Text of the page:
Scott R: It’s not a problem, it’s an opportunity to say there is a moment in history when this old structure is collapsing. There are some things we want to carry over from the old world, such as integrity and teaching people how to go out and do the hard work and some of the traditional practices and personal relationships.
JD: Our bottom-line goal should be to enable citizens to create their own media, whether through tools or infrastructure or learnings and best practices. He sees it chiefly as a way to enhance personal creative expression. David Banks asked of citizens media: to what end? My answer is: to advance participatory culture and personal creativity.
Pete Leyden: Huge opportunity lies before us with the next wave — video and podcasting – as moving images, television, film, video, audio all migrate from traditional media to the online medium.
Dan G: However much we enjoy the free for all, what comes out of it besides the noise? I’m a big fan of the noise, but there’s a lot of signal buried in it. How do we find it? Video and audio are very linear mediums as opposed to the scan and browse of text. How do we develop something where people have some trust?
Andrew Haeg called attention to the different points of emphasis between those who are out primarily for truth telling – a process that generally needs a curator of editor – vs. those who are primarily interested in enabling creative expression.
Fabrice: Quality of the content matters because if the content is polluted, democracy suffers. It’s my view thatthere needs to be more rigor applied to publishing citizens media, the journalists have a role to make sure that the information is clean and accurate.
Also pointed out the echo chamber problem. We’re immersed in friends who feed us back what we want to hear. An important role of journalists is to expose viewpoints you don’t necessarily agree on or want to hear.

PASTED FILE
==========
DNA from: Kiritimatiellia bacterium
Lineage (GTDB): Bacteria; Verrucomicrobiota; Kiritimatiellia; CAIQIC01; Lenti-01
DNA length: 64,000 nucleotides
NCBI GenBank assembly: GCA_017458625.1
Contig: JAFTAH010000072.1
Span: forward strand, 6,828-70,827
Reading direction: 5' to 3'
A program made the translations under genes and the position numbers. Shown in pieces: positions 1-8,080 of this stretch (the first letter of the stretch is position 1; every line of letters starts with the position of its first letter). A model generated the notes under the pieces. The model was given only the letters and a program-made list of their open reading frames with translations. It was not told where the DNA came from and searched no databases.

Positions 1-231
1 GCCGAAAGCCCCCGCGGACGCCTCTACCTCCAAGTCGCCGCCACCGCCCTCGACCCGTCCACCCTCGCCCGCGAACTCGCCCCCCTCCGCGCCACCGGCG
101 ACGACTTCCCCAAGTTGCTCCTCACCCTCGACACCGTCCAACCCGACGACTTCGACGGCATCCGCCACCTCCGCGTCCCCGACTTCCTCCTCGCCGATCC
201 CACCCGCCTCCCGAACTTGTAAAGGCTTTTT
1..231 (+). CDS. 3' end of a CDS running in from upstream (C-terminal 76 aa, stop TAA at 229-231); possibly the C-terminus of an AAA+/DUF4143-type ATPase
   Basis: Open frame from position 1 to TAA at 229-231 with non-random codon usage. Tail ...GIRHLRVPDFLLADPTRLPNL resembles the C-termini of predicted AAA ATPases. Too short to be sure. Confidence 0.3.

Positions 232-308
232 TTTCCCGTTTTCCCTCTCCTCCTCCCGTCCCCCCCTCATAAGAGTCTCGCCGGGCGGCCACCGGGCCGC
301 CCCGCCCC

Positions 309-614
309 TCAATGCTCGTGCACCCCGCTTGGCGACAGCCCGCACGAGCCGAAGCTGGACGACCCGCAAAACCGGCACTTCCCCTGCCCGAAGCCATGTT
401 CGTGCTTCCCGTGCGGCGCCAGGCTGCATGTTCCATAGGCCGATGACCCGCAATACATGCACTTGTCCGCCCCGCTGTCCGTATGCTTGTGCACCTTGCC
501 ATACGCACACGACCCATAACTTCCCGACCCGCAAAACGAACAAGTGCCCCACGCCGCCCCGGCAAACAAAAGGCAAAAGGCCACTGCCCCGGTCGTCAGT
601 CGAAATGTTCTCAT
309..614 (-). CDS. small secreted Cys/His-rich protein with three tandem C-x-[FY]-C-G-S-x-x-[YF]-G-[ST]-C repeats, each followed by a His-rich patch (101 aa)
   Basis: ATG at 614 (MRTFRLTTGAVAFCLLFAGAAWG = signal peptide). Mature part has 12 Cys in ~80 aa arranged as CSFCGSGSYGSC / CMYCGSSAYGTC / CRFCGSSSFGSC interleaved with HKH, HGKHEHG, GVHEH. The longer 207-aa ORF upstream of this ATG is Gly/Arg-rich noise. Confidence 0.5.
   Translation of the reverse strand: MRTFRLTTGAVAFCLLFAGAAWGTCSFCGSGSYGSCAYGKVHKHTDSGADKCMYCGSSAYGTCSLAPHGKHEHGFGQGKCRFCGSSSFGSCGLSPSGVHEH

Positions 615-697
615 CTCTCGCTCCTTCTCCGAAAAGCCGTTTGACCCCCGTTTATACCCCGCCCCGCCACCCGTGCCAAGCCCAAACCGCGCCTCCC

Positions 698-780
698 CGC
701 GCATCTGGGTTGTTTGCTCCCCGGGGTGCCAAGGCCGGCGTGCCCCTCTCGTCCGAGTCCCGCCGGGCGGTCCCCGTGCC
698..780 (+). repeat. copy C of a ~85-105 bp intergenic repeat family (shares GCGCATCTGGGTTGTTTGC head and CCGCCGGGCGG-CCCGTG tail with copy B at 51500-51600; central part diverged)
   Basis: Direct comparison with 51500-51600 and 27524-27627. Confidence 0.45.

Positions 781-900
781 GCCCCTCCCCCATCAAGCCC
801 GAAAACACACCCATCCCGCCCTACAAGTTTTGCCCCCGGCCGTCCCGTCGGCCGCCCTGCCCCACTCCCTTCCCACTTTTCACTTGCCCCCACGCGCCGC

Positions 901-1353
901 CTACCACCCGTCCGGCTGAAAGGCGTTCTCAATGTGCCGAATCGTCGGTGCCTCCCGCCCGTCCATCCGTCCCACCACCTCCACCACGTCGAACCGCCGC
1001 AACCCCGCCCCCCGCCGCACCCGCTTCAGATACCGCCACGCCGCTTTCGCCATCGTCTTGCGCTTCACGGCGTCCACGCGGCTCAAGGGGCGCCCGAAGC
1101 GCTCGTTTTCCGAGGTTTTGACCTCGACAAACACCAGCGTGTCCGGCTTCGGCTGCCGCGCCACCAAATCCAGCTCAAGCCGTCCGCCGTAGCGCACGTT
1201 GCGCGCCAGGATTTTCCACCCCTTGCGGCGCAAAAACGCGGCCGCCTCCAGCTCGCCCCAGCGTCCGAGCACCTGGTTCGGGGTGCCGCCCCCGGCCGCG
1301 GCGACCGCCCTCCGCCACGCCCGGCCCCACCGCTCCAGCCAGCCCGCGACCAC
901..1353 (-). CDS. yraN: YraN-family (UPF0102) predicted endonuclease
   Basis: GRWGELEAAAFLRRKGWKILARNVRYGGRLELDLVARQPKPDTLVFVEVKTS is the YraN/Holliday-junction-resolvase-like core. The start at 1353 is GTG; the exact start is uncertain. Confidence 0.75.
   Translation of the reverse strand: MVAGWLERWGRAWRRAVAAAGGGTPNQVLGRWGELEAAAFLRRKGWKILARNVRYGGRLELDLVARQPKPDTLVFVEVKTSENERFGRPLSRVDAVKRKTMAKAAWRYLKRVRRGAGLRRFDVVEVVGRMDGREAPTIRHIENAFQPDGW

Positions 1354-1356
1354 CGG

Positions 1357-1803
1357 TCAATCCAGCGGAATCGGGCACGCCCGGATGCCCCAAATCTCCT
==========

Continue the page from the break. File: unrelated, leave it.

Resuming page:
Amanda Michel: There is room for both the truth-telling and personal expression models.
Howard R.: Reputational systems don’t always serve the function of quality control. Slashdot is very involved with redesigning system due to very deep understanding of how you can get the bad stuff out of your face, but that doesn’t amount to raising the quality of the discussion. Kuroshin lately has had a lot of discussion around: how do we get out of this bad loop? There is value in promoting excellence. There’s a need for it online.
Susan DeFife: I’m struck by the amount of emphasis being placed on trust and editing. Jayson Blair and other scandals occurred on the watch of traditional media where they had these systems in place. This is what got a lot of people into citizens media. It’s a mistake to bring those systems into this new space.
Joanathan Weber: An individual can create a following and a brand through reputation, but that’s rare. There’s a huge distinction between how the Internet filters up a story like the Dan Rather story vs. how a citizens media site can operate. You need to establish trust and credibility in what floats to the top and what to present to the readers. My view is that brand will be quite important.
Mike Orren: While we want to enable quality content, we should just be happy that the content is there and available for filtering.